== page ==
“Heave”, the Captain would shout, and would get the ground crew to run out of the wheel well holding on to the rope. Usually that would help rotate the prop, and start the engine, since the starter motor fitted the previous night would usually have come from a scrap yard somewhere in Philippines. If the co-pilot was not standing on the brake pedals when the engine started, the Dak would start moving forward. Parking brakes those days was history in the Daks that we flew, usually the lever was wire locked because it stopped working about twenty years previously. More often than not the Dak would start running off when the engines started.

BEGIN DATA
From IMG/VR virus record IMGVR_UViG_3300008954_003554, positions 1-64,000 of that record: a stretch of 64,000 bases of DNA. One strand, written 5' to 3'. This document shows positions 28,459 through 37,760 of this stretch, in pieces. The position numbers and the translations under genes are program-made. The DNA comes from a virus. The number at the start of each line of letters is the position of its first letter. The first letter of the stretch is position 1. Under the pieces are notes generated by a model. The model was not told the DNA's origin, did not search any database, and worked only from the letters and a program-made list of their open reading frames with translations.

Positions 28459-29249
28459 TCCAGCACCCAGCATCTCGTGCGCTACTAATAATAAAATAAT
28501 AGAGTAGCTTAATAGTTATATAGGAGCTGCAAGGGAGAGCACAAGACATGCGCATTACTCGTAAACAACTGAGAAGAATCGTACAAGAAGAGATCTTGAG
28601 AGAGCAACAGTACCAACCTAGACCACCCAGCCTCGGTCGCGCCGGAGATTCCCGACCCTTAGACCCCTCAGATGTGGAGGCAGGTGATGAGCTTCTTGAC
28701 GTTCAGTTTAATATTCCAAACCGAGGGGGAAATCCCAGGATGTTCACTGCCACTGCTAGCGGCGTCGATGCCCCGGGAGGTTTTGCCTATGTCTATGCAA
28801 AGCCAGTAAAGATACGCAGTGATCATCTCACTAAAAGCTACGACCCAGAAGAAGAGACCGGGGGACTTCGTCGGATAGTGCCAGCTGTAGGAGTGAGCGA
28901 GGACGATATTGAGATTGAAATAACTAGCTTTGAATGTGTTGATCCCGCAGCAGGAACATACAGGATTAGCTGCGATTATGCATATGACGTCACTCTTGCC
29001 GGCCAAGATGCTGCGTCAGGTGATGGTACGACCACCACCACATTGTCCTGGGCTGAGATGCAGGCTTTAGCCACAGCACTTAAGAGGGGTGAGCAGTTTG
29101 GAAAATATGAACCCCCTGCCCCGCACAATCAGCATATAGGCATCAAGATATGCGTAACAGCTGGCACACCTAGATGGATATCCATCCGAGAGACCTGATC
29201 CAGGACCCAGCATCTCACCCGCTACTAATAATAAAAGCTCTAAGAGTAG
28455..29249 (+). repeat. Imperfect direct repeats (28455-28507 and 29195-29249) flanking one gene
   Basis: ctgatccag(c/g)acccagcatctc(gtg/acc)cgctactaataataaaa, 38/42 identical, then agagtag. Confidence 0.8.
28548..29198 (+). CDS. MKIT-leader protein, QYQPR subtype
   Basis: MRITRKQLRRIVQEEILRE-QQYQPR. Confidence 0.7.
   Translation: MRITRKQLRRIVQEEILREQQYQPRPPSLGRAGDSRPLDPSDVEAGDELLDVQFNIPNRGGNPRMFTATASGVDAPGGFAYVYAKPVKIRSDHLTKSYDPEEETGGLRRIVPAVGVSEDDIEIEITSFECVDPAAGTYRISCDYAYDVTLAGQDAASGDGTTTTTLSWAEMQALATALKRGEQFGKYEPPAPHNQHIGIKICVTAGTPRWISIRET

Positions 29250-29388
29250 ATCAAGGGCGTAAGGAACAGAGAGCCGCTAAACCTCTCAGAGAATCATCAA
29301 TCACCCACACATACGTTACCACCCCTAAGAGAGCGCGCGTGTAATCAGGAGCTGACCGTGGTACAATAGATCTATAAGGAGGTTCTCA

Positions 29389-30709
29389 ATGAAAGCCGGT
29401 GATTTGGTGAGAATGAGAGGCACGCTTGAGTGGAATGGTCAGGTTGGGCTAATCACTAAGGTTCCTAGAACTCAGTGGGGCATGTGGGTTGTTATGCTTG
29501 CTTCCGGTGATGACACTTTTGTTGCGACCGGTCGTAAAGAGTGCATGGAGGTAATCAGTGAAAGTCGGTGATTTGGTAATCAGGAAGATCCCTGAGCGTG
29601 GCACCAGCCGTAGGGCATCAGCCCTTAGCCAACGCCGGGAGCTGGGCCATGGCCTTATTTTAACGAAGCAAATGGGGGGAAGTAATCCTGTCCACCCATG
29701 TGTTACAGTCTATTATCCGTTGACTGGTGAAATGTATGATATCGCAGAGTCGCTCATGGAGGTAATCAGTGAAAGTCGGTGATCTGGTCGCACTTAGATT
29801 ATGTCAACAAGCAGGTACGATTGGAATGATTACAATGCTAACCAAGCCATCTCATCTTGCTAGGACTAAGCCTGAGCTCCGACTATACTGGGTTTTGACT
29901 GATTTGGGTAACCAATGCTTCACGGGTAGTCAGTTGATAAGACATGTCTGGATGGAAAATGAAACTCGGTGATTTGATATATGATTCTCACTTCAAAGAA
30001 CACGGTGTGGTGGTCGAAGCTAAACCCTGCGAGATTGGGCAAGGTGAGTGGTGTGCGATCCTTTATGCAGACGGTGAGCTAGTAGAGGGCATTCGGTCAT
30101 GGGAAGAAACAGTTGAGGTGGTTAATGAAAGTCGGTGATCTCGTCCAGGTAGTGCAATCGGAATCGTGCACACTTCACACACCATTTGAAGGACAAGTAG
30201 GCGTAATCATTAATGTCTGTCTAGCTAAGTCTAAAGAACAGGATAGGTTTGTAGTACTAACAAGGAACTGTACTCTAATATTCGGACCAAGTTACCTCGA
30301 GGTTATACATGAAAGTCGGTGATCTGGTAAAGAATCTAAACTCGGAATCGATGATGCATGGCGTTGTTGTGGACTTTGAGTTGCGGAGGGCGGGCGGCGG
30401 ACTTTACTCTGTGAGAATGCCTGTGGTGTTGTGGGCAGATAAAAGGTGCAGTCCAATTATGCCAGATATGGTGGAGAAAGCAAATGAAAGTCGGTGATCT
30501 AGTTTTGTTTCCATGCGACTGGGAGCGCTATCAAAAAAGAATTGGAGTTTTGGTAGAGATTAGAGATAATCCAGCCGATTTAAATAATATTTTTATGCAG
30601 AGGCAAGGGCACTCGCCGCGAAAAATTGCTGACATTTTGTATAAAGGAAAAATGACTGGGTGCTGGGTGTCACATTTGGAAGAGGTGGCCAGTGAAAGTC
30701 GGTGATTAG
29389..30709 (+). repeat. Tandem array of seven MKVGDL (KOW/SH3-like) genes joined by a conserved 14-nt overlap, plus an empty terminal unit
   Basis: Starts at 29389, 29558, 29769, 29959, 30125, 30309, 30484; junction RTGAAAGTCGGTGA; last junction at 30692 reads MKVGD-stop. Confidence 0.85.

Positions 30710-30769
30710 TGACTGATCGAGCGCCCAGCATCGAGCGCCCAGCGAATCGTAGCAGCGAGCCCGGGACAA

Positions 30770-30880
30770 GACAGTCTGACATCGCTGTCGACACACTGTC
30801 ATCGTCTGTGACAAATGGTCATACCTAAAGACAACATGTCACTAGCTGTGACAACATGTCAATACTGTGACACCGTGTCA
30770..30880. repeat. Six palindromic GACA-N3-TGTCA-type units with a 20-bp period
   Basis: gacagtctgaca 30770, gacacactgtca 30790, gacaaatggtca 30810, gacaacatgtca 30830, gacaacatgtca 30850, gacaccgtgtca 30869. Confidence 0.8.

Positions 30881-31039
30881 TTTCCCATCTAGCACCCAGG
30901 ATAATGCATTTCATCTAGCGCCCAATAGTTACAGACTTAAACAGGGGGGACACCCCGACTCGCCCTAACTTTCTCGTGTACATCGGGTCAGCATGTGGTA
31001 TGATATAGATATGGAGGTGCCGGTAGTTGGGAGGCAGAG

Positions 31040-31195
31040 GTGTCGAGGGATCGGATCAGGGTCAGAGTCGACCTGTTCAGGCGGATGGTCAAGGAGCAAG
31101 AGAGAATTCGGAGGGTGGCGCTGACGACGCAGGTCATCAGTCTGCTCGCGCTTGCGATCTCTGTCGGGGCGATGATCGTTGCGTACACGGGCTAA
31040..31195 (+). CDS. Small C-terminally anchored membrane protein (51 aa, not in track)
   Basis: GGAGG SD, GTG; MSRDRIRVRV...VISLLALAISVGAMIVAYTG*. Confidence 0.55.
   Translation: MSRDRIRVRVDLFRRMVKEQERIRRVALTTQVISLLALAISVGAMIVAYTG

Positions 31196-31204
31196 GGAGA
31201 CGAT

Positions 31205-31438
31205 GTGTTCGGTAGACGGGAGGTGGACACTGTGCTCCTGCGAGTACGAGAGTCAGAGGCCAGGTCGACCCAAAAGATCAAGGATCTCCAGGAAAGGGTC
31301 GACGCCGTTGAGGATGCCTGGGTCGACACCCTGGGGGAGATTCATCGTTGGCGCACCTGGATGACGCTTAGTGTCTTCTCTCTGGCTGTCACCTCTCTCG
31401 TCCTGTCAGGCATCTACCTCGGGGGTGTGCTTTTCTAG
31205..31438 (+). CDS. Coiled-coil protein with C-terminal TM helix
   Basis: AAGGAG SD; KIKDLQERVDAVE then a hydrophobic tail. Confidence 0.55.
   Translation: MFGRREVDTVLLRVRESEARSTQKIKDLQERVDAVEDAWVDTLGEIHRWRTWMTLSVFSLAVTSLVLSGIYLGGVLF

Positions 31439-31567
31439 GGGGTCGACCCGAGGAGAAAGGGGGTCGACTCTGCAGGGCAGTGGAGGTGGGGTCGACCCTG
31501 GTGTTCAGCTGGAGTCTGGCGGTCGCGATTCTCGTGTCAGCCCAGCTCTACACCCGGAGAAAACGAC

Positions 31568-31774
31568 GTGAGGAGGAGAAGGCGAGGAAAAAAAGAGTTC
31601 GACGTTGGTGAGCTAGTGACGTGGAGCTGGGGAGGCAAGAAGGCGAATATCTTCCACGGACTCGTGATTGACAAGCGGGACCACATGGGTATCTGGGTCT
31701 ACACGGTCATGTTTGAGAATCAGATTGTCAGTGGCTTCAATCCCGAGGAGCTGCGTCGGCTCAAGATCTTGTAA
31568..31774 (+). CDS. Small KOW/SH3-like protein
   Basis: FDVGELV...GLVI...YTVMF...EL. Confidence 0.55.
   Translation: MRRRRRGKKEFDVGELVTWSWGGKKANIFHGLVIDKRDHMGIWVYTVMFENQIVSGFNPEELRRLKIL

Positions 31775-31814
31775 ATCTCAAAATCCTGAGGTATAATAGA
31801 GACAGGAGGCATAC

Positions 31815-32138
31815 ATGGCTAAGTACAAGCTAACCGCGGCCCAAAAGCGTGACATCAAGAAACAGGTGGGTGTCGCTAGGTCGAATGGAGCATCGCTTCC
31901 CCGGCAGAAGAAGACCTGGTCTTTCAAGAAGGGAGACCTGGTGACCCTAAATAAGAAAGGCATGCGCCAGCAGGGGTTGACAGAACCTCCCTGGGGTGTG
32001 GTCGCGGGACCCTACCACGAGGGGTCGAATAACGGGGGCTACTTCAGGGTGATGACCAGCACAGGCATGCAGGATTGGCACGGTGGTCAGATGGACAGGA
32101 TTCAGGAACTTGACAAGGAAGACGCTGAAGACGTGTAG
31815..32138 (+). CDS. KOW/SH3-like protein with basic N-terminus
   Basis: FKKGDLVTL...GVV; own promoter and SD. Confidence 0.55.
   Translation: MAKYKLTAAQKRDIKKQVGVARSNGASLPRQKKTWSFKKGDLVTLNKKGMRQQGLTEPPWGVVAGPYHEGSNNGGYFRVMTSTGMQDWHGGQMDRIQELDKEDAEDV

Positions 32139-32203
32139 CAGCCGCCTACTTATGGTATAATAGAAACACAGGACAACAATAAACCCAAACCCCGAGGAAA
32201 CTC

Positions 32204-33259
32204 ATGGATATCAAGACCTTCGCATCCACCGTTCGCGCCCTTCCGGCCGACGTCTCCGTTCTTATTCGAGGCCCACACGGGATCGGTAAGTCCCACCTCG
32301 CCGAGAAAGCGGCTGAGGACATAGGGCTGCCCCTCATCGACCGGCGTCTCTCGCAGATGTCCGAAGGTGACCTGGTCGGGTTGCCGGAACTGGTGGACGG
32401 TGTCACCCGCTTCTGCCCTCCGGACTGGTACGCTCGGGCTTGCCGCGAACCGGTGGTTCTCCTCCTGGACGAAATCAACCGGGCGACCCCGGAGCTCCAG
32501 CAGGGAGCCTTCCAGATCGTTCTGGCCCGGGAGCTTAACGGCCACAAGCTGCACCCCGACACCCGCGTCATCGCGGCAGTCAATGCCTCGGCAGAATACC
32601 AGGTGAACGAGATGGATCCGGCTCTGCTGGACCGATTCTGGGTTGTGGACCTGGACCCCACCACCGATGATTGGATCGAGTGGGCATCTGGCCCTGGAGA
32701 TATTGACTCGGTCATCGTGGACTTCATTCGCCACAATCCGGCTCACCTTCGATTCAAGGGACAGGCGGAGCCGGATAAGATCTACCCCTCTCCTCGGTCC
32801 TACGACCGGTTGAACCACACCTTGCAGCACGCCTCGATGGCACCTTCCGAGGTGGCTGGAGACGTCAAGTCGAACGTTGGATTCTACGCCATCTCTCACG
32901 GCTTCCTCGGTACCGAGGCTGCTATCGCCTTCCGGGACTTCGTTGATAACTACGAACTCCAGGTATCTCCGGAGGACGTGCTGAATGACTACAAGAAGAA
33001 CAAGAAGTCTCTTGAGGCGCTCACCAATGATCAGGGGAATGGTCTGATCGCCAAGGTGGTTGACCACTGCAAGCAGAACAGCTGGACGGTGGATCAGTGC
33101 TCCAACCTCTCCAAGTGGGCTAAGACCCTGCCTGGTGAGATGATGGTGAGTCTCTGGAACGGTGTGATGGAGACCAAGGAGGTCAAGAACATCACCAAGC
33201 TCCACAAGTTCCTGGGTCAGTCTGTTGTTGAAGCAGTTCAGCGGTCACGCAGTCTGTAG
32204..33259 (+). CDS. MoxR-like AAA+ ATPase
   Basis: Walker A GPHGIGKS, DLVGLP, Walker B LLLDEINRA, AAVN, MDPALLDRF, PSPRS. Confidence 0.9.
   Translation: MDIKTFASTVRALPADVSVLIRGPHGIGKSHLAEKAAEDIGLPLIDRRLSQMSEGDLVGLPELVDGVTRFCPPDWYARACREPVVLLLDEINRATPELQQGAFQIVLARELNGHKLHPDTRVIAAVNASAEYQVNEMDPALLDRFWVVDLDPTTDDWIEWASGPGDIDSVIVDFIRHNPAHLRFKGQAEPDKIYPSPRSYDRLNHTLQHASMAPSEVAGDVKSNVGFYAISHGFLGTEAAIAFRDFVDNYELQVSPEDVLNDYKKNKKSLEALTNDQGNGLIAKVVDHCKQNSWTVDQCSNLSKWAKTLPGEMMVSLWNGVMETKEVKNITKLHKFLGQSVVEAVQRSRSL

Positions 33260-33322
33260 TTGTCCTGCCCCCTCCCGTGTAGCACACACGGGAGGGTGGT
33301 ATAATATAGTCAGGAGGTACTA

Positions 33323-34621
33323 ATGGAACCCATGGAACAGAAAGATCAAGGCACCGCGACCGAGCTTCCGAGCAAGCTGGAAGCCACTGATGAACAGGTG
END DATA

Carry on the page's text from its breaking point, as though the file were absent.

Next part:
‘You f***ing A** hole”, the Captain would scream at the co-pilot, trying to get the ground crew to hang on to the Dak’s tail. The yellow wooden blocks, ‘Chocks’, would invariably have been forgotten in the Elson (toilet) compartment by the co-pilot. The Elson was the most secretive place on the Dak, a place no one ever dared to visit, because it had never been cleaned since the British left. In any case, none of the ground crew liked to go under the props in their alcoholic haze to remove chocks, and so did their best to hide the chocks. When the co-pilot had a fair control and mastery over the Dak, he would then taxy the aircraft all by himself to the end of the runway, while the Captain and the rest of the crew went back to sleep on the grass. The Co Plt would go through the takeoff procedure, open full throttle, push the nose forward, get the tail up and roll down the runway, all the way to the other end, close throttle and come right back to the parking, and switch off next to the sleeping crew. He would then have the onerous task of very apologetically waking one of the smaller built ground crew, avoiding his upper cut, and get him to do a double drain – let out the water from the fuel tanks !!! When all was done, with the saddest expression that he could muster, he would then go to wake the mighty Captain of the aircraft, usually by advising him that he has a f***ing leach up his a**.